The problem with accepting constructive feedback

 Feb 17, 2016

Why is it that we are rarely enthusiastic about constructive feedback? Even when it’s helpful! There are three areas that I’d like to consider around this topic:

  • The first is the how and why we respond to criticism the way we do;
  • Secondly, the point of feedback; and
  • Finally, some steps to make it a more relevant exercise.

1. In the words of the great Winston Churchill “Criticism may not be agreeable, but it is necessary. It fulfils the same function as pain in the human body. It calls attention to an unhealthy state of things.”

Let’s just pause for a moment on the comment that criticism isn’t “agreeable”. I don’t believe that I’ve ever encountered anyone who enjoyed it and that’s probably because we don’t want to hear it. We often take it very personally, and as a slight on our identity. Perhaps we feel under “attack” and somehow “less than”. And it doesn’t really seem to matter how it’s delivered either because the moment we hear the negative part, we feel a physical reaction. This can be anything from tensing muscles, a racing heart, a feeling of nausea and it’s all due to the fight- or-flight reaction of our nervous system.

And why? Because it’s tied up with the fear response.

According to Peter Gray, a research psychologist at Boston College, this fear stems from a loss of connection or exclusion from our social group – harking back to the days of the hunter-gatherer where not being connected, or ostracised from the group, most likely meant death. Neal Ashkenasy, professor of management at the University of Queensland, supports this view when he says that “Strong criticism threatens your membership in that group, and that's a powerful force.” Additionally, there’s evidence to suggest that most people respond more to bad information, than to good information. Experiments suggested that separate circuits in our brains handle negative information and that they are more sensitive than the circuits that handle positive phenomena. We perceive it as a risk to ourselves, which makes us apprehensive.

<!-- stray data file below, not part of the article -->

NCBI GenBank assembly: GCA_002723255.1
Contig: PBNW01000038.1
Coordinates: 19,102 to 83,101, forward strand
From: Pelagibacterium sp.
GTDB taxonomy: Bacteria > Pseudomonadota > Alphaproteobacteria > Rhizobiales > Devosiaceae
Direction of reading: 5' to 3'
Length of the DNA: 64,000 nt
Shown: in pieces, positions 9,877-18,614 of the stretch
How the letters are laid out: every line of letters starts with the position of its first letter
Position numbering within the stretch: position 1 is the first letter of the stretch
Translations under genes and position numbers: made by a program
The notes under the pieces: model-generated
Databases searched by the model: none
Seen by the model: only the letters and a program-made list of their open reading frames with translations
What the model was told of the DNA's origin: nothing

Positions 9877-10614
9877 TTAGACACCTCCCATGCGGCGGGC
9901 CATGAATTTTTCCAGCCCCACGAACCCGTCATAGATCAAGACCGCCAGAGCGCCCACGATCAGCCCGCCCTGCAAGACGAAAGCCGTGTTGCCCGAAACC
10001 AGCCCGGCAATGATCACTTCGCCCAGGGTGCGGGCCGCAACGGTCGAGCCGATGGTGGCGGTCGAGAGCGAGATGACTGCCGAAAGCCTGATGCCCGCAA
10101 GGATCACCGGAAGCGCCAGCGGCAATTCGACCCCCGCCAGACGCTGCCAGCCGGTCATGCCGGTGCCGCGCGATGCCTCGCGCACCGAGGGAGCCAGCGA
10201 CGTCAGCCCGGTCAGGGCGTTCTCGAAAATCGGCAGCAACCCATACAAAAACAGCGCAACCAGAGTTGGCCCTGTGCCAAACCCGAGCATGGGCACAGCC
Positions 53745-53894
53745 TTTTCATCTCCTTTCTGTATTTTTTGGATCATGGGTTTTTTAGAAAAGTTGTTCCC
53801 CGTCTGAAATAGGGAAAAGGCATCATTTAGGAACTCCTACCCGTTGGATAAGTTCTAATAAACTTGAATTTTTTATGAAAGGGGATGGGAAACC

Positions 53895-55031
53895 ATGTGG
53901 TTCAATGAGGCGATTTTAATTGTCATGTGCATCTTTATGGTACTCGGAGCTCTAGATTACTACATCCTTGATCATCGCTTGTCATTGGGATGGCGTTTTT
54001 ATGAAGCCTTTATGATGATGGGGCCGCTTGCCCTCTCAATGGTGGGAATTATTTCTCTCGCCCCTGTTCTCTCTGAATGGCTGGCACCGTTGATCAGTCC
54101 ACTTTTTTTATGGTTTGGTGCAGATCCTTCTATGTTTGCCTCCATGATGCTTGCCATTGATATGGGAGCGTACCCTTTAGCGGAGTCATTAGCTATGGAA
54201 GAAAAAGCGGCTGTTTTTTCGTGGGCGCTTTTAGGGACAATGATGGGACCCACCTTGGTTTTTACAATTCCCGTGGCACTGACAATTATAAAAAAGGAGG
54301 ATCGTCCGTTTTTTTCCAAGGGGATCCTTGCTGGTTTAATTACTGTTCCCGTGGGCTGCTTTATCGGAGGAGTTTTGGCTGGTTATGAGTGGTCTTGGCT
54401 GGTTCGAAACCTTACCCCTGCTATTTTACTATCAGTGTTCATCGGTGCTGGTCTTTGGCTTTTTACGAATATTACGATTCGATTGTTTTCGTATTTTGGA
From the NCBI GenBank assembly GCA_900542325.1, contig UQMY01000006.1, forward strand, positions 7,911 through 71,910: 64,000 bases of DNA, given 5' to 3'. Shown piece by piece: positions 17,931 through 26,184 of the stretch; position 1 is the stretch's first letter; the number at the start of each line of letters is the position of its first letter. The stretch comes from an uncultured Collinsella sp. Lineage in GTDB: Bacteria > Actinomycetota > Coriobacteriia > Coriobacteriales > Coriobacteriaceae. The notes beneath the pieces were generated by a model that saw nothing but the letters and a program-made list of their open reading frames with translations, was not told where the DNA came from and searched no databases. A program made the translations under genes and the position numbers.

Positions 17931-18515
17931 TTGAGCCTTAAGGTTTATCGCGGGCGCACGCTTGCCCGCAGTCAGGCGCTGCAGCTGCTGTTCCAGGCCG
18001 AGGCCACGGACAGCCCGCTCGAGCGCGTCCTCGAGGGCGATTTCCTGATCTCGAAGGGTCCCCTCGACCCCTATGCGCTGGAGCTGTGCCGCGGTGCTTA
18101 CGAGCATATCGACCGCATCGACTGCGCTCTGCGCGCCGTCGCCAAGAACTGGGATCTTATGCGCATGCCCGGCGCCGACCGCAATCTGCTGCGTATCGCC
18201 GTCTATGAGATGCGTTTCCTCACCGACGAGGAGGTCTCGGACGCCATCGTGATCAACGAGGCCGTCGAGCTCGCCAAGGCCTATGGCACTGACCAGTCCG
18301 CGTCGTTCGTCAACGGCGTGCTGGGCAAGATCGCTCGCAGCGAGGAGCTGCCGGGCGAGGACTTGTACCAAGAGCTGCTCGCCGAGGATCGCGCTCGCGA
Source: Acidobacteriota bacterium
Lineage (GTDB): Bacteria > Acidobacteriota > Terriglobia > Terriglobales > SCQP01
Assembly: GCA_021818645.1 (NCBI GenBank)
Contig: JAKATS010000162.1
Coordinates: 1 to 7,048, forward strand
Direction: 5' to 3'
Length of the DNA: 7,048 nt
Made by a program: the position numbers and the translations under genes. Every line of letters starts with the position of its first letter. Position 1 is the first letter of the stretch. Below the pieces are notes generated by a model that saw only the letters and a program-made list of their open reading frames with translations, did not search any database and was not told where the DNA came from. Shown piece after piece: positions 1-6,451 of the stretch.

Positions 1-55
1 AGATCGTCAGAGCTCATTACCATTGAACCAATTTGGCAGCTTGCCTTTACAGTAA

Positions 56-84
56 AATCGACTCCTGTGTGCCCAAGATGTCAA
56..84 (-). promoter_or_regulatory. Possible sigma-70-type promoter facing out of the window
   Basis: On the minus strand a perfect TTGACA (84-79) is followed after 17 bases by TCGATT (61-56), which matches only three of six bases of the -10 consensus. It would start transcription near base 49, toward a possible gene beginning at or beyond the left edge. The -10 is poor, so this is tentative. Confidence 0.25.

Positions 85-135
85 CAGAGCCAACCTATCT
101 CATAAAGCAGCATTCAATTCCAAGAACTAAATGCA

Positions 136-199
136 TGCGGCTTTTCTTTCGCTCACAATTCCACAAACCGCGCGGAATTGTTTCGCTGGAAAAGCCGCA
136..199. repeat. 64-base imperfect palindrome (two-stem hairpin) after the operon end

2. So what is the point of feedback then?

Referring back to Churchill’s quote, “it calls attention to an unhealthy state of things.”

Critical feedback should serve to highlight a discrepancy between a desired state and a current state, and establish a course of action to bring about the desired change. However, as we have seen, even when the person delivering the feedback has focused on the facts, we still respond defensively. The point of Feedback is bringing you to awareness about your blind spots. Negative feedback gives us a different perspective to consider, and that’s a way for us to learn.

Hearing the feedback message highlights discrepancies in behaviour. We learn through correcting mistakes we have made, doing things that we may have failed to deliver, or not doing things which proved irrelevant. It’s about corrective action and about a future orientation – the next time. If we don’t get feedback we have one less opportunity to learn and to mature.